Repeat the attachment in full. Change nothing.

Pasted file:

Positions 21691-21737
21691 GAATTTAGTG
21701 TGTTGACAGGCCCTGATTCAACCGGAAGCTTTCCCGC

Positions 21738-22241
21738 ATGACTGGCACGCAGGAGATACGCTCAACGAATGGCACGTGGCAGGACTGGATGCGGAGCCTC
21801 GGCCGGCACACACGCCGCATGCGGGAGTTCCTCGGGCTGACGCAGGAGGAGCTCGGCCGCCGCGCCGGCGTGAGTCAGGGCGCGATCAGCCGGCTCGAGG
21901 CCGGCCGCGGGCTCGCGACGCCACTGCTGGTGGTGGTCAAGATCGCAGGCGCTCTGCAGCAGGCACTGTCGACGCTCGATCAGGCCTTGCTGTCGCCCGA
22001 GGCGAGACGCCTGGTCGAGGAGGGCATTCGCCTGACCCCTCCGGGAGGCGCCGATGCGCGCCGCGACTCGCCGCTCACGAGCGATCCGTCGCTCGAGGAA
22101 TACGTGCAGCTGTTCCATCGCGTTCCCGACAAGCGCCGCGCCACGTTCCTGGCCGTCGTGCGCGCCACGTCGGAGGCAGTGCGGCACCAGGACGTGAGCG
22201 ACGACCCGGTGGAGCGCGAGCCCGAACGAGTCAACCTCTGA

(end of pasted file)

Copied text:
Positions 21691-21737
21691 GAATTTAGTG
21701 TGTTGACAGGCCCTGATTCAACCGGAAGCTTTCCCGC

Positions 21738-22241
21738 ATGACTGGCACGCAGGAGATACGCTCAACGAATGGCACGTGGCAGGACTGGATGCGGAGCCTC
21801 GGCCGGCACACACGCCGCATGCGGGAGTTCCTCGGGCTGACGCAGGAGGAGCTCGGCCGCCGCGCCGGCGTGAGTCAGGGCGCGATCAGCCGGCTCGAGG
21901 CCGGCCGCGGGCTCGCGACGCCACTGCTGGTGGTGGTCAAGATCGCAGGCGCTCTGCAGCAGGCACTGTCGACGCTCGATCAGGCCTTGCTGTCGCCCGA
22001 GGCGAGACGCCTGGTCGAGGAGGGCATTCGCCTGACCCCTCCGGGAGGCGCCGATGCGCGCCGCGACTCGCCGCTCACGAGCGATCCGTCGCTCGAGGAA
22101 TACGTGCAGCTGTTCCATCGCGTTCCCGACAAGCGCCGCGCCACGTTCCTGGCCGTCGTGCGCGCCACGTCGGAGGCAGTGCGGCACCAGGACGTGAGCG
22201 ACGACCCGGTGGAGCGCGAGCCCGAACGAGTCAACCTCTGA